On this last day of 2017, a year that EASILY makes my top 10 weirdest, I am worried about a LOT of things (that's another list), but also grateful about some others. Today, I will concentrate on the latter. Here is my list of top ten things for which I am grateful. It could probably be a top 14 or 19, but 10 is the agreed-upon arbitrary number for lists made this time of year. I'm an ex-rebel now. 

1.      I am grateful for Mercy, both the dog and the virtue. And if I had another dog, I’d name her Empathy.

2.      I am grateful for a handful of friends, without whom my life would be more chaotic. You know who you are.

3.      I am grateful for my old music business colleagues who stepped up this year to start The Shout Syndicate, to help raise money for youth arts programs in Boston, a sector that really needs the help in this particular funding landscape.

4.      I am grateful for people in the service industry: the guy who delivers my newspaper at 5 a.m. every day; the people who keep my house in good order and my car running, my clothes clean and presentable and my shoes in good working order; the woman who didn’t let me go gray; the people who look after the best girl ever when I can’t; the people who own and work at the restaurants and especially coffee places I patronize. And there are more.

5.      I am grateful for my brother and sister and sister-in-law, to whom I should talk more often. If you have lost your parents, you know how hard this can be. I’ve counseled many people to pay this extra attention, while I have not done enough myself. I will do better.

6.      I am grateful to my boss, who loves this City and does his best for its people every day, making difficult decisions often and enduring mean and blistering criticism sometimes. I am grateful for his one-day-at-a-time approach to life, and for his acknowledgement of the place from which anger sometimes comes. I am also grateful to him for letting me play a small part in what I think will be a great legacy, lasting long after we’re all gone.

7.      I am grateful for my colleagues, who are, by and large, dedicated public servants committed to making the world a better place. They are creative, caring and clever. I learn from them every day. Maligners don’t know what they are talking about.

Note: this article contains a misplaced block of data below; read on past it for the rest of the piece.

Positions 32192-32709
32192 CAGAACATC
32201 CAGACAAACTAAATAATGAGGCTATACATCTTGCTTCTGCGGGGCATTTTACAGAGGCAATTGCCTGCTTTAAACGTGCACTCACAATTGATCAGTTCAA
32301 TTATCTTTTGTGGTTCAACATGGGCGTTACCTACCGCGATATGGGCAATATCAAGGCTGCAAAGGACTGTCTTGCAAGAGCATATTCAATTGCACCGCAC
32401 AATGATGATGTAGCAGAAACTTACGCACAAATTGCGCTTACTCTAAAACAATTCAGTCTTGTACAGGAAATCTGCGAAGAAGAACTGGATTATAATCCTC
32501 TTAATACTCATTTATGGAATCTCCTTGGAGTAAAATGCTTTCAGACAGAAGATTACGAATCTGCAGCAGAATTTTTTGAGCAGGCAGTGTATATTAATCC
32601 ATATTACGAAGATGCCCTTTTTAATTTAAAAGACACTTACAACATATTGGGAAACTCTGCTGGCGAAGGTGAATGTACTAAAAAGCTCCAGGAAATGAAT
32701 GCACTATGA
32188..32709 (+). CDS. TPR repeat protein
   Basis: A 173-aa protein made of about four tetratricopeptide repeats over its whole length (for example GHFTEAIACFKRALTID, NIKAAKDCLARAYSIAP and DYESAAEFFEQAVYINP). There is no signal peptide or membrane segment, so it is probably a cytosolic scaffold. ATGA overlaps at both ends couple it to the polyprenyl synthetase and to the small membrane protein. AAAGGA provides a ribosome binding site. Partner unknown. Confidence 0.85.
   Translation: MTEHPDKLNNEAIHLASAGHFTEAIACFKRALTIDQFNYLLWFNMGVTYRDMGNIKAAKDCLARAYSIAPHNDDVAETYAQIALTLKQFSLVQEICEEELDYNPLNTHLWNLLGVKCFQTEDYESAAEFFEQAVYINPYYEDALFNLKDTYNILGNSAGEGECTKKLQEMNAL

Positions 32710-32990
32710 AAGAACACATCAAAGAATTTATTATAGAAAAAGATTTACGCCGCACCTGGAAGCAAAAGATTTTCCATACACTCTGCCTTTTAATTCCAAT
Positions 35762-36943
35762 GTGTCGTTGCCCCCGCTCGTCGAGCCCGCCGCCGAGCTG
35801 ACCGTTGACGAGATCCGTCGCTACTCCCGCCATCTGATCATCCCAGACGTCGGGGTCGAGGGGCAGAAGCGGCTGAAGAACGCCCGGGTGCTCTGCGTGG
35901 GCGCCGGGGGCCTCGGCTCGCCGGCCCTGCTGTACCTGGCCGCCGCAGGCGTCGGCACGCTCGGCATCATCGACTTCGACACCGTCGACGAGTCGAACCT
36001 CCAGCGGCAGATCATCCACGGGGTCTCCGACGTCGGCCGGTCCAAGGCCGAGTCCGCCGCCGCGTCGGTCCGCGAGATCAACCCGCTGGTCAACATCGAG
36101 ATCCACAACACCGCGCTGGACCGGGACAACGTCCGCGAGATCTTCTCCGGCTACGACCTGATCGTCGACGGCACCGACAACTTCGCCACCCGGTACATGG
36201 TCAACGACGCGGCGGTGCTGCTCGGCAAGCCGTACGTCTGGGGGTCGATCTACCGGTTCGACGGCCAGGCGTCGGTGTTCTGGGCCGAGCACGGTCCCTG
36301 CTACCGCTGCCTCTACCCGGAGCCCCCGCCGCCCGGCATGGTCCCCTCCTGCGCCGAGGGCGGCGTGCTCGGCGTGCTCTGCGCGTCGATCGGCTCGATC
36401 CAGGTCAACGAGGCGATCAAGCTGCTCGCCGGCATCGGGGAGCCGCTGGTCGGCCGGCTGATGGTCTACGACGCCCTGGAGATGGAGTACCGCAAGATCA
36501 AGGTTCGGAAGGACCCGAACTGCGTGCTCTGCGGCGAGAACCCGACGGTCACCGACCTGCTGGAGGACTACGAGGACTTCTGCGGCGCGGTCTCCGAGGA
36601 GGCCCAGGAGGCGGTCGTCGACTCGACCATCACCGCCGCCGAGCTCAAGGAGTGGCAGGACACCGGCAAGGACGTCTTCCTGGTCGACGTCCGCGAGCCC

8.      I am grateful for my old community, the music misfits. It continues to amaze me that you can not see someone for a decade or two, and then reconnect as if you had just seen a show together yesterday, picking up right where you left off.

9.      I am grateful for good art, books and television that make me think and experience awe, and the smart people who make these things.

10.   I am grateful for good coffee. Life is too short to drink any other kind.

And, finally, I am grateful for MOST of you. 

Happy New Year!

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tag:ashmont.posthaven.com,2013:Post/1007285 2016-03-13T14:29:10Z 2016-03-26T21:37:45Z Loved to Death, a Tail (yes, tail) of (No) Mercy

This is my dog, Mercy, and these are some of the friends she has loved to death.

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tag:ashmont.posthaven.com,2013:Post/1007268 2016-03-04T22:01:00Z 2016-03-05T12:35:45Z My take on last night's GOP debate (posted March 4, 2016)

My take on last night’s show starring The Short-Fingered Vulgarian, Little Marco, Lyin’ Ted and Governor Aw,Shucks.

I did love the Mondrian/Partridge Family stage backdrop. That was the best part.

The festivities opened with The Short-Fingered Vulgarian being pressured to disavow the KKK, which he did after some clarification. “I thought they said AAA. I like them. My car broke down once. They helped me out. Sent a nice guy - Tyrone. Of course I disavow the KKK.”

There was manly talk of manly anatomy among the candidates, led by the S-FV. And involving Jazz Hands for some reason. (As a theatre fan, I admit I was drawn to this.) Now, this has certainly happened before, and no doubt in multi-partisan fashion, but I believe this to be the first time on stage. On television. In a debate. For the presidency. Of the United States. Of America.

Megyn Kelly asked Lyin’ Ted – I’m paraphrasing a little here – “Why are you such a losing loser in this race?” LT responded – and I am NOT paraphrasing now: “Obama!”

The S-FV was boasting about a million-vote lead in some contest or other. He said “A million is a lot of votes.” It’s not a lot of dollars if you’re the S-FV, but it’s a lot of votes. I believe he added that he is also up in the polls by a million percent.

Fox News person Bret Baier seems to be working on the beginnings of a hair tribute to the S-FV. I don’t know if there are any equal time rules on something like that.

Governor Aw,Shucks said he was the normal one up on the stage, which is true, unless you look at his record or talk to right-thinking people in Ohio.

S-FV remains VERY concerned of the devaluing of currency in China and Mexico, which FORCES him to manufacture his Trump Ties in those places. I remain very concerned about the devaluing of the American presidency.